Is it possible to prove the Borel-Weil-Bott theorem without learning complex analysis? Is it recommended?

I know sheaf cohomology, representation theory, vector bundles and some tools of Lie group theory, but I do not know much about holomorphic bundles. Can I learn these without learning some serious complex analysis?

Reason: I find the complex analysis stuff that I see in textbooks very boring and I find myself working through it extremely slowly in comparison to other more familiar topics - I don't know if I have the time to really trudge through it in regard to my study planning.

If I do indeed need to learn complex analysis, what would I need? I need to know, in order to determine if I have time in the near future to even look at this.


1 Answer 1


I don't think that you need much complex analysis to prove the Borel-Bott-Weil theorem. If you use the approach via Kostant's theorem, then to deduce BBW you need the Peter-Weyl theorem and the fact that you can compute the coholomolgy of the sheaf of holomorphic sections of a vector bundle using Dolbeault cohomology. Kostant's theorem itself (which describes the Lie algebra cohomology of the nilradical of a parabolic subalgebra of a semisimple Lie algebra) is purely algebraic. The vector bundles showing up in the formulation of BBW and its proof basically all are homogeneous vector bundles, so you can get holomorphic bundles and holomorphic sections via holomorphic representations and holomorphic equivariant functions, respectively.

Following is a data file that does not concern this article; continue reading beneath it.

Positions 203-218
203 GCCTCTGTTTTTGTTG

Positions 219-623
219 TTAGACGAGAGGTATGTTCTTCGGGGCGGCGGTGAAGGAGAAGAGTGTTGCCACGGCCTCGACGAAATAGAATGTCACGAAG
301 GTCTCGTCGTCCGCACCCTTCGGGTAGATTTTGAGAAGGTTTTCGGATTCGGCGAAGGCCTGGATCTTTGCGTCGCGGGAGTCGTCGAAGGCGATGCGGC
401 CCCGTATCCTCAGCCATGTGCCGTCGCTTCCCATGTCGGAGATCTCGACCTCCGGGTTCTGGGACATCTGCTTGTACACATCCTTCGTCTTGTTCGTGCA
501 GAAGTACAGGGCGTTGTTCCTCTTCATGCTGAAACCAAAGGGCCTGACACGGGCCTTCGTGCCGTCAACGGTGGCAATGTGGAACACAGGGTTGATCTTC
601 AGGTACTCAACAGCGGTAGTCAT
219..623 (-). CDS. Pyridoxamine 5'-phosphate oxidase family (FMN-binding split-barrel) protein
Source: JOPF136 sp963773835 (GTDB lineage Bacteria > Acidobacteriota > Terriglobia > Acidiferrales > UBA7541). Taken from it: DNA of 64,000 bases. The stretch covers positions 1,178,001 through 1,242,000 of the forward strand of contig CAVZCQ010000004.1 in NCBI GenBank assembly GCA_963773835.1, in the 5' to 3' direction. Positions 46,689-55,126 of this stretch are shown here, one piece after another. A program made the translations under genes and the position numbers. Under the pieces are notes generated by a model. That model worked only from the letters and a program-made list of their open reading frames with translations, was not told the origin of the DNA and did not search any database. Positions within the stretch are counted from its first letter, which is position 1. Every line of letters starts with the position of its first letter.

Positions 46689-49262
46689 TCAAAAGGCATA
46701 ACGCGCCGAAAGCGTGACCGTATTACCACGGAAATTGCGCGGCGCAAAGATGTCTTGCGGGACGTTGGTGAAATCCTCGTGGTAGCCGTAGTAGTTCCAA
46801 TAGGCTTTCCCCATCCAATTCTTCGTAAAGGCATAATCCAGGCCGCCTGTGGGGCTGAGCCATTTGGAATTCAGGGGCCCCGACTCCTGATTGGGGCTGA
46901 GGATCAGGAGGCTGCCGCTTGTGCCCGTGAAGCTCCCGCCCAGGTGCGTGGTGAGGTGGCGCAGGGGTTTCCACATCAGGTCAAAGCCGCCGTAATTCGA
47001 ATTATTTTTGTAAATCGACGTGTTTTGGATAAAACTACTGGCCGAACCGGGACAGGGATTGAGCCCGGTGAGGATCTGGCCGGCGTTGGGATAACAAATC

Both the proof of Kostant's theorem and how to derive BBW from it can be found in Kostant's 1961 article "Lie algebra cohomology and the generalized Borel-Weil theorem" (MR 26#265).


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